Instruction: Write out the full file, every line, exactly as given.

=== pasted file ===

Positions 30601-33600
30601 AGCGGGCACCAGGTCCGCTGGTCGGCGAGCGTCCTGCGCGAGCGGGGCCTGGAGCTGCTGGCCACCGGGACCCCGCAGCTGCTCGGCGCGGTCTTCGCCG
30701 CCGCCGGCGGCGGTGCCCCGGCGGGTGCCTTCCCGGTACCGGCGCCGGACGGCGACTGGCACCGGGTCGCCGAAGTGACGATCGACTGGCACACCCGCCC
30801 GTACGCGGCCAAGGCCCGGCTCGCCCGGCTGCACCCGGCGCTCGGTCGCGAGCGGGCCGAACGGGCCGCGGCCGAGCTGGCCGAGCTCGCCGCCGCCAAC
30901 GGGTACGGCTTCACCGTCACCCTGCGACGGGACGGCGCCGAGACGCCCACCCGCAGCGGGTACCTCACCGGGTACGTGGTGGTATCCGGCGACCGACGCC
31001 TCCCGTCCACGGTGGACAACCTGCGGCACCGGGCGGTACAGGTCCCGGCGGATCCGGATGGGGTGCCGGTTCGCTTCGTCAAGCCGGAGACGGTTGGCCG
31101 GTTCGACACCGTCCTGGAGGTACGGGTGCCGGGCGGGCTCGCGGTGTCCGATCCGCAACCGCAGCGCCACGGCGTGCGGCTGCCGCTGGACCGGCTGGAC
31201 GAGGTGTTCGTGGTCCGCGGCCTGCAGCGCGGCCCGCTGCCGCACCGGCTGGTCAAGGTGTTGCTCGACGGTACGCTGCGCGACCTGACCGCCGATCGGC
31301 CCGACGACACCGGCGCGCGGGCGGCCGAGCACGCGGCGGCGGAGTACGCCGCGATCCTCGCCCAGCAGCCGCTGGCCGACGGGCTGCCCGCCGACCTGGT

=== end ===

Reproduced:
Positions 30601-33600
30601 AGCGGGCACCAGGTCCGCTGGTCGGCGAGCGTCCTGCGCGAGCGGGGCCTGGAGCTGCTGGCCACCGGGACCCCGCAGCTGCTCGGCGCGGTCTTCGCCG
30701 CCGCCGGCGGCGGTGCCCCGGCGGGTGCCTTCCCGGTACCGGCGCCGGACGGCGACTGGCACCGGGTCGCCGAAGTGACGATCGACTGGCACACCCGCCC
30801 GTACGCGGCCAAGGCCCGGCTCGCCCGGCTGCACCCGGCGCTCGGTCGCGAGCGGGCCGAACGGGCCGCGGCCGAGCTGGCCGAGCTCGCCGCCGCCAAC
30901 GGGTACGGCTTCACCGTCACCCTGCGACGGGACGGCGCCGAGACGCCCACCCGCAGCGGGTACCTCACCGGGTACGTGGTGGTATCCGGCGACCGACGCC
31001 TCCCGTCCACGGTGGACAACCTGCGGCACCGGGCGGTACAGGTCCCGGCGGATCCGGATGGGGTGCCGGTTCGCTTCGTCAAGCCGGAGACGGTTGGCCG
31101 GTTCGACACCGTCCTGGAGGTACGGGTGCCGGGCGGGCTCGCGGTGTCCGATCCGCAACCGCAGCGCCACGGCGTGCGGCTGCCGCTGGACCGGCTGGAC
31201 GAGGTGTTCGTGGTCCGCGGCCTGCAGCGCGGCCCGCTGCCGCACCGGCTGGTCAAGGTGTTGCTCGACGGTACGCTGCGCGACCTGACCGCCGATCGGC
31301 CCGACGACACCGGCGCGCGGGCGGCCGAGCACGCGGCGGCGGAGTACGCCGCGATCCTCGCCCAGCAGCCGCTGGCCGACGGGCTGCCCGCCGACCTGGT